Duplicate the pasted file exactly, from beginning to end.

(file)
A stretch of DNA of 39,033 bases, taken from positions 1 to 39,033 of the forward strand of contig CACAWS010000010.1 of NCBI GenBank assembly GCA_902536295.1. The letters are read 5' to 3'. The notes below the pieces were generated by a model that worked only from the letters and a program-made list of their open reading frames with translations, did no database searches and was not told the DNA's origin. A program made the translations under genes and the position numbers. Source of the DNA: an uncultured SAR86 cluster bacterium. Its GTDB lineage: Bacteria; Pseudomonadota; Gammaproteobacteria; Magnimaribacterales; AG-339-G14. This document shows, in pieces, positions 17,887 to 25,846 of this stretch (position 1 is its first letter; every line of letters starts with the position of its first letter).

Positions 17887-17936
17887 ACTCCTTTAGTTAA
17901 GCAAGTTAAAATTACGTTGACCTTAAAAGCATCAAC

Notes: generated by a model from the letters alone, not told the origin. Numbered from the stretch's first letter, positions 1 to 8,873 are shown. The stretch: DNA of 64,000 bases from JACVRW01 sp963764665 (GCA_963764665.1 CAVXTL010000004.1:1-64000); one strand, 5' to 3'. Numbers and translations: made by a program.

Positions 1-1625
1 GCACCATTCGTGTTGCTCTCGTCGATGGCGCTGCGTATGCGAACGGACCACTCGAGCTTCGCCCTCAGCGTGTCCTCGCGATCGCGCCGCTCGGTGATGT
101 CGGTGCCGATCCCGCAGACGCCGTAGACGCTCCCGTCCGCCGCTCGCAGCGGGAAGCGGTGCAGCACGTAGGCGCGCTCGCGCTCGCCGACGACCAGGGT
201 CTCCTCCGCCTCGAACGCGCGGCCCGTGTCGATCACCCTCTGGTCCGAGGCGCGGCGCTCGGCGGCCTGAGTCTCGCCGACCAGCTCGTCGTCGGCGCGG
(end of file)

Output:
A stretch of DNA of 39,033 bases, taken from positions 1 to 39,033 of the forward strand of contig CACAWS010000010.1 of NCBI GenBank assembly GCA_902536295.1. The letters are read 5' to 3'. The notes below the pieces were generated by a model that worked only from the letters and a program-made list of their open reading frames with translations, did no database searches and was not told the DNA's origin. A program made the translations under genes and the position numbers. Source of the DNA: an uncultured SAR86 cluster bacterium. Its GTDB lineage: Bacteria; Pseudomonadota; Gammaproteobacteria; Magnimaribacterales; AG-339-G14. This document shows, in pieces, positions 17,887 to 25,846 of this stretch (position 1 is its first letter; every line of letters starts with the position of its first letter).

Positions 17887-17936
17887 ACTCCTTTAGTTAA
17901 GCAAGTTAAAATTACGTTGACCTTAAAAGCATCAAC

Notes: generated by a model from the letters alone, not told the origin. Numbered from the stretch's first letter, positions 1 to 8,873 are shown. The stretch: DNA of 64,000 bases from JACVRW01 sp963764665 (GCA_963764665.1 CAVXTL010000004.1:1-64000); one strand, 5' to 3'. Numbers and translations: made by a program.

Positions 1-1625
1 GCACCATTCGTGTTGCTCTCGTCGATGGCGCTGCGTATGCGAACGGACCACTCGAGCTTCGCCCTCAGCGTGTCCTCGCGATCGCGCCGCTCGGTGATGT
101 CGGTGCCGATCCCGCAGACGCCGTAGACGCTCCCGTCCGCCGCTCGCAGCGGGAAGCGGTGCAGCACGTAGGCGCGCTCGCGCTCGCCGACGACCAGGGT
201 CTCCTCCGCCTCGAACGCGCGGCCCGTGTCGATCACCCTCTGGTCCGAGGCGCGGCGCTCGGCGGCCTGAGTCTCGCCGACCAGCTCGTCGTCGGCGCGG